n Pedophiles are invariably males. The American Professional Society on the Abuse of Children reports: "In both clinical and non clinical samples, the vast majority of offenders are male."
Significant numbers of victims are males. A study in the Journal of Sex & Marital Therapy of 457 male sex offenders against children found that "approximately one-third of these sexual offenders directed their sexual activity against males."
A recent study in Demography magazine estimates the number of exclusive male homosexuals in the general population at 2.5 percent.
Accordingly, homosexuals are overrepresented in child sex offenses. Individuals from the 2 percent to 3 percent of the population that is sexually attracted to the same sex are committing up to one-third of the sex crimes against children. The Journal of Sex Research found that, although heterosexuals outnumber homosexuals by a ratio of at least 20 to 1, homosexual pedophiles commit about one-third of the total number of child sex offenses.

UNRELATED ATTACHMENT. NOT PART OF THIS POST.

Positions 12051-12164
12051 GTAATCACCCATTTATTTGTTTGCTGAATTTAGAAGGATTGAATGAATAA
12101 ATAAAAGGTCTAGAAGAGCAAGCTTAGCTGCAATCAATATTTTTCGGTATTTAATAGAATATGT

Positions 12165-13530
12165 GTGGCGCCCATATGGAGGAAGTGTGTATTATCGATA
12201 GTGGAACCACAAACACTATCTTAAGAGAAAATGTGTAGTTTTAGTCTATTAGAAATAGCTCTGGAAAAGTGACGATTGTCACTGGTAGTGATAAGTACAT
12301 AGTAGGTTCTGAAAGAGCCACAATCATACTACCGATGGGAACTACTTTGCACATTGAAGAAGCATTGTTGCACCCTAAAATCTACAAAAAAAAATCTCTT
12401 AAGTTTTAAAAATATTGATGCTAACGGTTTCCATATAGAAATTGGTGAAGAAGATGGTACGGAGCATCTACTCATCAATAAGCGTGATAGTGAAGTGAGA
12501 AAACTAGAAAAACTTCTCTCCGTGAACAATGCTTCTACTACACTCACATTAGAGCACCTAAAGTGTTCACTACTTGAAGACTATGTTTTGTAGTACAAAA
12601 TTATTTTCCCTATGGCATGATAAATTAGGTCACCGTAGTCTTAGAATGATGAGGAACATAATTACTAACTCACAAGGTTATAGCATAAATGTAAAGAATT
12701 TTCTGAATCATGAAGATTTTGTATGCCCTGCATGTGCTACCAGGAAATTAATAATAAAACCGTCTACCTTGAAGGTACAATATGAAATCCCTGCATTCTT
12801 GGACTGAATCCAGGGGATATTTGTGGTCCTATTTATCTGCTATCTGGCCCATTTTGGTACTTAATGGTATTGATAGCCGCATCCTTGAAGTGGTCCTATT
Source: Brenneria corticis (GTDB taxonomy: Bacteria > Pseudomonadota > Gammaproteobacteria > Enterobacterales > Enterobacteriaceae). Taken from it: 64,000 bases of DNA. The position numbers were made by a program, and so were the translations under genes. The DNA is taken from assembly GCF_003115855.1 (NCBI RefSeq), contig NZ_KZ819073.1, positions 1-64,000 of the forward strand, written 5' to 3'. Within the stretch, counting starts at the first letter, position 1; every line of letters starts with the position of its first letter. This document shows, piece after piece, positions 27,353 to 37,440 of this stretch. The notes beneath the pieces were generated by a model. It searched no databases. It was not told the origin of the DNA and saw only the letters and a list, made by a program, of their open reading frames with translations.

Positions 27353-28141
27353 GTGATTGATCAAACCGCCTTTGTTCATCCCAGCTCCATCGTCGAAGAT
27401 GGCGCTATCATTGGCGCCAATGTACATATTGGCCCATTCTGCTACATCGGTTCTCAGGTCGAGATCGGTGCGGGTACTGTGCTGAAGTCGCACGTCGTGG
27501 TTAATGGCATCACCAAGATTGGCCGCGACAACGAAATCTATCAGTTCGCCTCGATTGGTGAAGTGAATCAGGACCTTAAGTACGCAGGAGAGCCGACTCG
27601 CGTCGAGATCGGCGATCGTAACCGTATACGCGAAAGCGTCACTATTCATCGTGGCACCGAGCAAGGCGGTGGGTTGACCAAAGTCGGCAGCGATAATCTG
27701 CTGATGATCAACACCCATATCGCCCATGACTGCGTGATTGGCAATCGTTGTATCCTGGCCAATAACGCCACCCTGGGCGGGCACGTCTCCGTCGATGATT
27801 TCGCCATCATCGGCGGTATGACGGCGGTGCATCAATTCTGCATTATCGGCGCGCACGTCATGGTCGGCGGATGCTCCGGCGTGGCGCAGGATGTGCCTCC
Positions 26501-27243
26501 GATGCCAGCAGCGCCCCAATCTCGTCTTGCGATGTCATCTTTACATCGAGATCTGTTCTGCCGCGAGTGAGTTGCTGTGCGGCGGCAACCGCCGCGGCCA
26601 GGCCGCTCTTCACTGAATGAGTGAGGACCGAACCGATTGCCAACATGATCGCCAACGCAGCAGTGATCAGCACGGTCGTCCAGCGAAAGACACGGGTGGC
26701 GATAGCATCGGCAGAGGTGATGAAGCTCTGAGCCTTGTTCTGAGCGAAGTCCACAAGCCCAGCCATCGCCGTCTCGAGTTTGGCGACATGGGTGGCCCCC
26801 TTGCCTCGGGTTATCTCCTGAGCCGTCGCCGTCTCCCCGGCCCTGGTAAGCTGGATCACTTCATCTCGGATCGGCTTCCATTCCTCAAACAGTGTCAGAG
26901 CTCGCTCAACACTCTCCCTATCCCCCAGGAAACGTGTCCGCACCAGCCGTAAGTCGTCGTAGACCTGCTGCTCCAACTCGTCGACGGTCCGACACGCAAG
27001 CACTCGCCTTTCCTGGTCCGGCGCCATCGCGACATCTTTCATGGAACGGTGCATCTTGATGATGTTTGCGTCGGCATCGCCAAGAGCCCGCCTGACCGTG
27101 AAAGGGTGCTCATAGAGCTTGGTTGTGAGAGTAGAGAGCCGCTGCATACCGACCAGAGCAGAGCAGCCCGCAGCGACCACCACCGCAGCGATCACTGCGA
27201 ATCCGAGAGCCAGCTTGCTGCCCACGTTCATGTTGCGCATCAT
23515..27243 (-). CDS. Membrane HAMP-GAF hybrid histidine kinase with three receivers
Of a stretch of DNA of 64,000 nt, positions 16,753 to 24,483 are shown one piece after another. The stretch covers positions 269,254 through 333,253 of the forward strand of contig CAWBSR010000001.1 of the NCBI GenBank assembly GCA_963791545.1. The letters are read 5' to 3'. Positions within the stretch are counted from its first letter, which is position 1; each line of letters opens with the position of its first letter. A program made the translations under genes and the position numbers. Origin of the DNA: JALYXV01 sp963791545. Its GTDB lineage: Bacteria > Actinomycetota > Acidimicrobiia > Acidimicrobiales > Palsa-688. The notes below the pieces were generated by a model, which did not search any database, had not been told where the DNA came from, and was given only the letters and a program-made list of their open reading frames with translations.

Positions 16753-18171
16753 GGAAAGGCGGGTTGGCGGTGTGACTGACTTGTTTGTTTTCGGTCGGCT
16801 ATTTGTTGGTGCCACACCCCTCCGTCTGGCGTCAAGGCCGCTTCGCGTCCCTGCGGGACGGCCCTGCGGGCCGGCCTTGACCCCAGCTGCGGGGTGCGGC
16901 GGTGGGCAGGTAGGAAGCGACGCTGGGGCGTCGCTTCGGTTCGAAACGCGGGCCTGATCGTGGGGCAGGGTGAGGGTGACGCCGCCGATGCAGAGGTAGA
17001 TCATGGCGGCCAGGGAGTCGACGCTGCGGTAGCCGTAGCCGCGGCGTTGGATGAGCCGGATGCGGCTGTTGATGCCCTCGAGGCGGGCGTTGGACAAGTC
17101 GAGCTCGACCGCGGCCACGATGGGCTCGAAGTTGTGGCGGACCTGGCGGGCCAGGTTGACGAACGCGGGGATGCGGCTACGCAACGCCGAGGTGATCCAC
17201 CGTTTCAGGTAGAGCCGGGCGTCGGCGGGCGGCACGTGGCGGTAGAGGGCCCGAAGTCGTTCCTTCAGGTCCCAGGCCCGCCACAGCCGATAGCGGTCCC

Even more telling than the social science research is the blatant promotion and glorification of sexual relations between men and underage boys within much of the homosexual subculture itself. Indeed, the International Lesbian and Gay Association, which Mr. Rosendall says rejects pedophilia, was again in 2002 denied recognition by the United Nations as a nongovernmental organization because, as The Washington Times reported on April 29, "the group has refused to provide a list of its members for independent verification of claims that pro-pedophile members have been expelled."
As lesbian journalist Paula Martinac (unlike Mr. Sullivan and Mr. Rosendall) candidly admitted in the Seattle Gay News: "The lesbian and gay community will never be successful in fighting the pedophilia stereotype until we stop condoning sex with young people."

Senior Fellow for Culture Studies
Family Research Council